Tips for an Injury Free Hiking Season

July 15, 2016 10:46 pm Published by

It’s that time of year. The sun is shining, the birds are chirping and those Rocky Mountains are calling. We are so lucky to have such an amazing landscape for a host of outdoor activities right in our backyard. Hiking is one of these activities. Not only is it a great exercise; but it is multigenerational, family friendly, fun and free.  


As with all activities, hiking does pose some risk for injury. There are two main groups of injuries in hiking:  

  1. Acute Trauma – An example would be a fall creating a fracture, sprained ankle or wrist, or deep cuts.  
  2. Overuse Type Injury – These result from overloading your tissues. This can happen from going too far too fast, or from inadequate strength especially in the hip or knee musculature. Common hiking injuries include patellofemoral pain (kneecap pain), IT band syndrome (lateral knee pain), tendonitis (inflammation/aggravation) of the patellar tendon or achilles tendon, shin splints, blisters, plantar fasciitis and aggravation of arthritic conditions.  




Fortunately, many of these injuries can be prevented with some of these tips:

  1. Be Prepared Physically pick a trail that fits your ability. If you haven’t hiked all year, start with an easy trail with flat terrain. Work up to harder trails as your strength and endurance builds. If you are starting to fatigue, take a break or turn around. Fatiguing your muscles can lead to poor walking mechanics and increased loading which can cause the overuse injuries listed above.  
  2. Wear Proper Footwear – not flip flops or sandals, and if you are doing a longer hike invest in performance socks that wick away sweat. Walking on uneven terrain and varied elevations can be hard on both your feet and knees and increase your risk for falling and tripping. Make sure if you haven’t worn your hiking boots for awhile that you work them in with some walking and shorter hikes.  
  3. Be Aware –  of your surroundings and work on your balance. Proprioception is the ability to know where your joints are in space. The better your proprioception and balance are, the better you will be at adapting to uneven terrain and preventing falls. A quick and easy way to work on your balance is to stand on one foot while you are brushing your teeth.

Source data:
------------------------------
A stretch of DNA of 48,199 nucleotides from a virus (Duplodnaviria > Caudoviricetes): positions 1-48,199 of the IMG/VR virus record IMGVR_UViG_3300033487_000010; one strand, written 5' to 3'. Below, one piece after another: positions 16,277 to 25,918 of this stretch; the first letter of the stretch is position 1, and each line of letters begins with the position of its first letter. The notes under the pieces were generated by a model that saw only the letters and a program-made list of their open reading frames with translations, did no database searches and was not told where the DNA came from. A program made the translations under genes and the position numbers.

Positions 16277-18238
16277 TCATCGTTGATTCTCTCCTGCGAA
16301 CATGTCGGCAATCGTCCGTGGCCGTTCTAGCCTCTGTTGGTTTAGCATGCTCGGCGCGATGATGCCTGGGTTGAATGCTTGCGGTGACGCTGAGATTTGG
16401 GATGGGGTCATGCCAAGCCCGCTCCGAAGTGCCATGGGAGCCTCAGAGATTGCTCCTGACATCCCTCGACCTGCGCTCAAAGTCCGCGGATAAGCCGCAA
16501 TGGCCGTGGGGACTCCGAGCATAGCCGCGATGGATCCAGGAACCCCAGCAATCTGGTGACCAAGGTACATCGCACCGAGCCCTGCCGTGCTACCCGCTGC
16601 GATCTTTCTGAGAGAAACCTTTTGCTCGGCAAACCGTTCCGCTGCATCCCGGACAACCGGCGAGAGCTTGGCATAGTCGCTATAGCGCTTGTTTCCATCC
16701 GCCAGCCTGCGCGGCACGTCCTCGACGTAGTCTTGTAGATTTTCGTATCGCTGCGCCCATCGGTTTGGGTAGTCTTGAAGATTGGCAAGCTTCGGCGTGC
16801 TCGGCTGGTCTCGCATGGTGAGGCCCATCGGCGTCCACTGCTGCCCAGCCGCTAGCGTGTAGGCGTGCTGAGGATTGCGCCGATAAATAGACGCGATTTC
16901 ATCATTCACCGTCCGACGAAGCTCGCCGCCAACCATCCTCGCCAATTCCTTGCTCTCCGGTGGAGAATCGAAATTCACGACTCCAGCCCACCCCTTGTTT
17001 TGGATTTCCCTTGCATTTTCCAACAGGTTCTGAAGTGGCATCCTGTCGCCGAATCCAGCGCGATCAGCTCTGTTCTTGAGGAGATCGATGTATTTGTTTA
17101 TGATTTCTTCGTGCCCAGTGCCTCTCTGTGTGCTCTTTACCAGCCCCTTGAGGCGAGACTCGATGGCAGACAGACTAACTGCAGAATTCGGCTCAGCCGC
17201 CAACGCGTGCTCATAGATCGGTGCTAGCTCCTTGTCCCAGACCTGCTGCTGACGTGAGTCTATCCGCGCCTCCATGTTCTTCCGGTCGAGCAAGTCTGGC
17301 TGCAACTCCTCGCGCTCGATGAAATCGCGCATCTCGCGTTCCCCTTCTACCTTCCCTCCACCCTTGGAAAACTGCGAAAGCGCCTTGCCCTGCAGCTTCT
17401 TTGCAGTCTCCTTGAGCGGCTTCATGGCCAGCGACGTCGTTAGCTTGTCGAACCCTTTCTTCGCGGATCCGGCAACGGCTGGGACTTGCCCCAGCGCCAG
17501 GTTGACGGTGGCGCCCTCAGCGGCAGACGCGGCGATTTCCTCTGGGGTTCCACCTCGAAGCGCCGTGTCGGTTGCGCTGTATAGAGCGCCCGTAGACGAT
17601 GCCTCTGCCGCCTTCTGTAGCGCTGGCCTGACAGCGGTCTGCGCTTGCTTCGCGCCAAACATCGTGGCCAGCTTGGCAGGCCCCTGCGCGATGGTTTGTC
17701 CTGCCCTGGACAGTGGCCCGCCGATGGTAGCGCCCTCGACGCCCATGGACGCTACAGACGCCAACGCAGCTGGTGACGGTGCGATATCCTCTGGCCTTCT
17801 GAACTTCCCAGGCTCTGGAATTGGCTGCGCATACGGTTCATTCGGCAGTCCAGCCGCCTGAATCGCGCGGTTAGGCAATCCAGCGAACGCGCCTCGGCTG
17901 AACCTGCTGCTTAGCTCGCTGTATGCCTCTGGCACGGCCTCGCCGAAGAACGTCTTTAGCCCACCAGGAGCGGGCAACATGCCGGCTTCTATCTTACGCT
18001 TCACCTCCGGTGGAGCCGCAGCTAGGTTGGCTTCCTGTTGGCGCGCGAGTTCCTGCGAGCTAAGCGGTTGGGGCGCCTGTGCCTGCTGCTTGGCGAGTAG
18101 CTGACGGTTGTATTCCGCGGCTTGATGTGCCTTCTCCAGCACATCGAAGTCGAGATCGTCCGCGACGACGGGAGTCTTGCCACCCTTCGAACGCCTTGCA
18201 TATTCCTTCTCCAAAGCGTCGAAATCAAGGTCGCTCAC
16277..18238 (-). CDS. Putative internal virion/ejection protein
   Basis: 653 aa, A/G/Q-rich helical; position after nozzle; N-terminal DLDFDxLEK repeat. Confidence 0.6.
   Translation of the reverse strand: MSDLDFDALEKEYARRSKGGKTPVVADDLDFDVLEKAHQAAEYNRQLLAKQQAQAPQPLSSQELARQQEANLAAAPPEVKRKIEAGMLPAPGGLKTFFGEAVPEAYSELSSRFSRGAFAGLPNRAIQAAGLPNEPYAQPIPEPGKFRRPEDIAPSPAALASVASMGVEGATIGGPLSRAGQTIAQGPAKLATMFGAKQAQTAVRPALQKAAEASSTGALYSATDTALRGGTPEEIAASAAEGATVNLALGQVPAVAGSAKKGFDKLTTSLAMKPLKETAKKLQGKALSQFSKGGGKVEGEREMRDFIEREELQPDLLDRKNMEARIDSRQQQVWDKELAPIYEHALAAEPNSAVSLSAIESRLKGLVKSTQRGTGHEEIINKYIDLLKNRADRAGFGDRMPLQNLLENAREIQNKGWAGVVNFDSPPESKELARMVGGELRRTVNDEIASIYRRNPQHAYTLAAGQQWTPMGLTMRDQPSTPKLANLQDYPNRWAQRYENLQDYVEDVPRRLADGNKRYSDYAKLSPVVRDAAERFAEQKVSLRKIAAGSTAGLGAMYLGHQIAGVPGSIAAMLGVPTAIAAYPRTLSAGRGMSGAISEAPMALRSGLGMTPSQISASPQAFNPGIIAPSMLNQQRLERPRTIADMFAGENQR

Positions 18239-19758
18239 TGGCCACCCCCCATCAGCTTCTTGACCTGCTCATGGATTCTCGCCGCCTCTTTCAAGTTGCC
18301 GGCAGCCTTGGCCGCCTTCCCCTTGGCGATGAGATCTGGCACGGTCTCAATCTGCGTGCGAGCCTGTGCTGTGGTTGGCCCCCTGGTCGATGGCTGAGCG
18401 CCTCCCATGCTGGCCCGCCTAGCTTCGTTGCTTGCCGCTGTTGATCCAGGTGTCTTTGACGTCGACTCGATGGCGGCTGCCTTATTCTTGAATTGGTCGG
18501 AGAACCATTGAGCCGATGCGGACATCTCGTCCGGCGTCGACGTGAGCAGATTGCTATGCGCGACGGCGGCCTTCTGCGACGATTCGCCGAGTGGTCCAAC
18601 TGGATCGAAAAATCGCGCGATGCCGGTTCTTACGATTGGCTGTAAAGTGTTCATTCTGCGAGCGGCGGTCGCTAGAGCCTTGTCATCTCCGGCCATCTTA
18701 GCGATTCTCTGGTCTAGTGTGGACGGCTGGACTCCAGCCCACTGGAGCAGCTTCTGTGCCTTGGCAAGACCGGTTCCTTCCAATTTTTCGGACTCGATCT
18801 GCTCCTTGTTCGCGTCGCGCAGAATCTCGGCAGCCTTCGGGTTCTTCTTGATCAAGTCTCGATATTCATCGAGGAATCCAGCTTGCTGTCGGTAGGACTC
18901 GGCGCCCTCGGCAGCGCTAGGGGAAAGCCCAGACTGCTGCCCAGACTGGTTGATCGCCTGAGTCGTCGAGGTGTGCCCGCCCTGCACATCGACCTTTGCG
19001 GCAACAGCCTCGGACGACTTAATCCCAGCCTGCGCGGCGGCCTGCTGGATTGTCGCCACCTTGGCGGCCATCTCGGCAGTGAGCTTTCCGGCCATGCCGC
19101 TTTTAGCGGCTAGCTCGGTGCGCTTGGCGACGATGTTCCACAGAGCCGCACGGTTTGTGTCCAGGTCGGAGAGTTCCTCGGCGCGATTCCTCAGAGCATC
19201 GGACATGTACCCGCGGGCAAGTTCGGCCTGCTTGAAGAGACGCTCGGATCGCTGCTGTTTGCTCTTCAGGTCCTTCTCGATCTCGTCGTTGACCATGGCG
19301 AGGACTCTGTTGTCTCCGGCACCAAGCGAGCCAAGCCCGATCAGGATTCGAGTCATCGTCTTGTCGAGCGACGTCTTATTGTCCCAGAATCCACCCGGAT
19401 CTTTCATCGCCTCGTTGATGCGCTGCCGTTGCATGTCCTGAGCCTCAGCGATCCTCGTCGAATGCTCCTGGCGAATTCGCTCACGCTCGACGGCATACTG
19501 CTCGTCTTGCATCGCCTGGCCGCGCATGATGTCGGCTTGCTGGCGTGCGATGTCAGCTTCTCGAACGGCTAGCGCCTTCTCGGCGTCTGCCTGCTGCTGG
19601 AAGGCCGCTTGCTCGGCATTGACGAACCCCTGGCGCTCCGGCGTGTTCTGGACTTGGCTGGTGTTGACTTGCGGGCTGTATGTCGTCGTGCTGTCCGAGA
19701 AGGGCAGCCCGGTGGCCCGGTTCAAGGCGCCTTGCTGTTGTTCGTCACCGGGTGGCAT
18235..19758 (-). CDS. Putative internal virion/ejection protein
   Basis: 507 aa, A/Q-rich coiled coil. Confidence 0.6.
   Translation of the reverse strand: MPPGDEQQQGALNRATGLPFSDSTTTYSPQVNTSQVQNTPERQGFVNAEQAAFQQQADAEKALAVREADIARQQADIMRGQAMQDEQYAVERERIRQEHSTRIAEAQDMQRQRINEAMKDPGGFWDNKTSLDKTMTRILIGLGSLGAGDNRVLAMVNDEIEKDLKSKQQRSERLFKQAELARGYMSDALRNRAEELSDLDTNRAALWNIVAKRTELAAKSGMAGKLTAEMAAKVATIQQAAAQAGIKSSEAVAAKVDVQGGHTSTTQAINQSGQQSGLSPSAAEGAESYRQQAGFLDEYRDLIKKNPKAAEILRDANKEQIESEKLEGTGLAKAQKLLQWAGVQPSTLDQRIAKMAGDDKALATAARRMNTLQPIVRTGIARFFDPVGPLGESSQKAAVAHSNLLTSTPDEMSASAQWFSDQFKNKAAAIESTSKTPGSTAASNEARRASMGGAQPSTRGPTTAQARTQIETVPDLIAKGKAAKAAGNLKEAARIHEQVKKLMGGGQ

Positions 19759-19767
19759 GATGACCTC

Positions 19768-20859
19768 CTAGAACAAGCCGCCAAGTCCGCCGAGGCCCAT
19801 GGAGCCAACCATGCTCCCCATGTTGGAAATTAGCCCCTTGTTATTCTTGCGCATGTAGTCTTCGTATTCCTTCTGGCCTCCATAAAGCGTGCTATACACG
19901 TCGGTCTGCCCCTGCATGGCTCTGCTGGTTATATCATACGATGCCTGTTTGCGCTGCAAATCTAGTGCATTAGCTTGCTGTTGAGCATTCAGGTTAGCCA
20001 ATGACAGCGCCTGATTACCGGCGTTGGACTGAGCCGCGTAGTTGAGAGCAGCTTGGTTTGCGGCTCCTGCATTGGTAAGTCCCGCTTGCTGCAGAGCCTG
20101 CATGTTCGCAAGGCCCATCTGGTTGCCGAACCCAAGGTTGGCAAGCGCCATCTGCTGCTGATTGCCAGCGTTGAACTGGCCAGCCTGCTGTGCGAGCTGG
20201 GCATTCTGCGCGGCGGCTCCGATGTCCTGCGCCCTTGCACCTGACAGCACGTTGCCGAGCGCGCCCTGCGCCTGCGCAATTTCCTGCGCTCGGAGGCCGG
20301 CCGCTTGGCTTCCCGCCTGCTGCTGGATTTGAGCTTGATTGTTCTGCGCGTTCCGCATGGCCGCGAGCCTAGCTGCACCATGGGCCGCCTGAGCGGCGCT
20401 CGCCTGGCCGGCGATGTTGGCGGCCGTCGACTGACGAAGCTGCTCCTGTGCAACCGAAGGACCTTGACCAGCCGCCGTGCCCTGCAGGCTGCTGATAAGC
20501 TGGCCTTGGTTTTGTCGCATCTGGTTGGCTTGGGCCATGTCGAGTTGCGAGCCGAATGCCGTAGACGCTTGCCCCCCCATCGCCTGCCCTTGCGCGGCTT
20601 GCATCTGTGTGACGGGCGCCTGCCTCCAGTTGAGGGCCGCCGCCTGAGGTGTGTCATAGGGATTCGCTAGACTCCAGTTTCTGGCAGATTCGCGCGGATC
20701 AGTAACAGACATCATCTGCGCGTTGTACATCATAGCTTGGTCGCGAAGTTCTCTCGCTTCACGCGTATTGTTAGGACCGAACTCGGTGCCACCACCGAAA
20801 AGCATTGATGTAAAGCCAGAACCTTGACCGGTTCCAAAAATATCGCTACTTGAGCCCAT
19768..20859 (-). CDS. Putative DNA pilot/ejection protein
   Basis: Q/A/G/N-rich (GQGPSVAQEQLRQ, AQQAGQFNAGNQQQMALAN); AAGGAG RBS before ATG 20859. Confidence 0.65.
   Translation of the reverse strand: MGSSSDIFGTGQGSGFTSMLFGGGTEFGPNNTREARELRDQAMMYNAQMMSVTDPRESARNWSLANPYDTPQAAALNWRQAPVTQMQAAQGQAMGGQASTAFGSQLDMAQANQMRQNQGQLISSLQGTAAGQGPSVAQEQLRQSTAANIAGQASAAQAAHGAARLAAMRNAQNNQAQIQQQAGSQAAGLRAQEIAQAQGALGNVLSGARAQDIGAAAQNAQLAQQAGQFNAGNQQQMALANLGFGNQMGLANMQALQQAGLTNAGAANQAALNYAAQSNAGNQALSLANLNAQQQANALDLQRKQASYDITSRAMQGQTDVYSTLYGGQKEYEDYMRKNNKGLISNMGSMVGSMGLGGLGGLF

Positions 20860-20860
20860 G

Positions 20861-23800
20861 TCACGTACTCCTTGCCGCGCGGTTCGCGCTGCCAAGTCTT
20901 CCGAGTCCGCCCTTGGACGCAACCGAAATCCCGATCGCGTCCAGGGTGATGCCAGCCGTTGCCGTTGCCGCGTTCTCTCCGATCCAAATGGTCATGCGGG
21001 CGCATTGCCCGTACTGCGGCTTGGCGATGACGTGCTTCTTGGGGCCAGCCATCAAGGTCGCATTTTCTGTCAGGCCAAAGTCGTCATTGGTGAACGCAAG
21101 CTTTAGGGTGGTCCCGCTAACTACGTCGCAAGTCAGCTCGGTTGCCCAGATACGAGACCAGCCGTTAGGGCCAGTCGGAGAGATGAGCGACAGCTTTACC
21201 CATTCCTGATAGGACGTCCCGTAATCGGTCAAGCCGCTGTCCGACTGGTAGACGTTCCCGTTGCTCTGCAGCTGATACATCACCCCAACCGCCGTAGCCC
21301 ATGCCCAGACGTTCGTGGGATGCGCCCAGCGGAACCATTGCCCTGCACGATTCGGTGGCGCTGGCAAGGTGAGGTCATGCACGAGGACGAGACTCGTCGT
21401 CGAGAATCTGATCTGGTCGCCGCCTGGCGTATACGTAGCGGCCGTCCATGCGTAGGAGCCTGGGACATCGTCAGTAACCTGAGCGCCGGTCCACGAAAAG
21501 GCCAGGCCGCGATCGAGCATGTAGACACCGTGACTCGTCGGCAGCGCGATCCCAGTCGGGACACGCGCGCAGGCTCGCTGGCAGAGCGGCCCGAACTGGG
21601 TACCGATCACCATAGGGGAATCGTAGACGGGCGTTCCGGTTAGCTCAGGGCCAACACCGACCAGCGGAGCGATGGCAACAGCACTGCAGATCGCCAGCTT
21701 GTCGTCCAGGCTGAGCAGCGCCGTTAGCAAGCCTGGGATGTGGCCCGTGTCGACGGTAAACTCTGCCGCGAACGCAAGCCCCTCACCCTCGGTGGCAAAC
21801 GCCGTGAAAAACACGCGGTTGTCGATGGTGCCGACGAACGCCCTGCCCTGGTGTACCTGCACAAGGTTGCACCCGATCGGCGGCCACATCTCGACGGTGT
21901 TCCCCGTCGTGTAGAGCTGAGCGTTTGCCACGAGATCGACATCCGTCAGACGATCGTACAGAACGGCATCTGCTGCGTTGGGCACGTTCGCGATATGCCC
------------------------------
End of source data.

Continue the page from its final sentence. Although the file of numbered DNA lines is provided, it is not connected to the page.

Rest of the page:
4. Using Hiking Poles – it can help distribute your weight and decrease loading on your joints. Recent studies have also shown that using poles during hiking helps decrease muscle soreness and allows for reduced loss of strength post hiking and quicker recovery times. (1)
  5. Check Out Your Single Leg Squat – do this quick test to see how well you can support your weight when you stand on one leg. Stand on one leg and squat.  Does your hip shift to one side? Does your knee and/or foot collapse inward? If they do, you may be at risk for injury. Hiking requires repetitive bending and loading to the knee joint especially on the downhill. The inability to support your weight can create increased pressure especially on the  knee cap, but also on all the lower leg joints creating an overuse type injury. Working on your gluteal and quadricep muscles can help.  
  6. Don’t Push Through Pain – stop, take a break and turn around if it continues. If your pain persists you may need a Physiotherapy Assessment to help alleviate your pain and address the cause of this pain. A Physiotherapist Assessment can help to determine where your weakness or muscle imbalances exist and tailor your exercises so you’re hiking ready.





With some simple preparations, hiking can be an excellent way to get out and enjoy all that nature has to offer this summer. Here is a link to explore for varied hiking trails in Kananaskis and Banff.  

Written by Renee Poloprutsky, Fifth Ave Physiotherapy Therapist.

1. Northumbria University. “How trekking-poles help hikers maintain muscle function while reducing soreness.” ScienceDaily. ScienceDaily, 3 June 2010.  

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